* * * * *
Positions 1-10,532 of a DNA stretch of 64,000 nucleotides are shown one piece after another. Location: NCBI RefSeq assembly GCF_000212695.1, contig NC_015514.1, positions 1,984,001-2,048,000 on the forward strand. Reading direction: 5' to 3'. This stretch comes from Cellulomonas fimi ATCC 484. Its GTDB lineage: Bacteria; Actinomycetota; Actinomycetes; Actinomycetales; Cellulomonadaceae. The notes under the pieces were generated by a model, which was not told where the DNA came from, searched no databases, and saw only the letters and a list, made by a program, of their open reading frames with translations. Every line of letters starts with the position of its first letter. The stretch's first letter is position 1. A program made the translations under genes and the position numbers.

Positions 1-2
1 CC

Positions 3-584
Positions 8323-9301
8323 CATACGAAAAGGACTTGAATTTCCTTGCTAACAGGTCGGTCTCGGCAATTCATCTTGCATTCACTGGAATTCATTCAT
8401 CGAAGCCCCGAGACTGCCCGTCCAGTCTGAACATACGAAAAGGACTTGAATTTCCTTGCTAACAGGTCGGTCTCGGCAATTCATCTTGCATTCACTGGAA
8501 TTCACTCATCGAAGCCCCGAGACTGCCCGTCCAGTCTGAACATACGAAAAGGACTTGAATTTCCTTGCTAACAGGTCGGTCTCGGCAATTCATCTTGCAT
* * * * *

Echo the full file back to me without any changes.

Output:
Positions 1-10,532 of a DNA stretch of 64,000 nucleotides are shown one piece after another. Location: NCBI RefSeq assembly GCF_000212695.1, contig NC_015514.1, positions 1,984,001-2,048,000 on the forward strand. Reading direction: 5' to 3'. This stretch comes from Cellulomonas fimi ATCC 484. Its GTDB lineage: Bacteria; Actinomycetota; Actinomycetes; Actinomycetales; Cellulomonadaceae. The notes under the pieces were generated by a model, which was not told where the DNA came from, searched no databases, and saw only the letters and a list, made by a program, of their open reading frames with translations. Every line of letters starts with the position of its first letter. The stretch's first letter is position 1. A program made the translations under genes and the position numbers.

Positions 1-2
1 CC

Positions 3-584
Positions 8323-9301
8323 CATACGAAAAGGACTTGAATTTCCTTGCTAACAGGTCGGTCTCGGCAATTCATCTTGCATTCACTGGAATTCATTCAT
8401 CGAAGCCCCGAGACTGCCCGTCCAGTCTGAACATACGAAAAGGACTTGAATTTCCTTGCTAACAGGTCGGTCTCGGCAATTCATCTTGCATTCACTGGAA
8501 TTCACTCATCGAAGCCCCGAGACTGCCCGTCCAGTCTGAACATACGAAAAGGACTTGAATTTCCTTGCTAACAGGTCGGTCTCGGCAATTCATCTTGCAT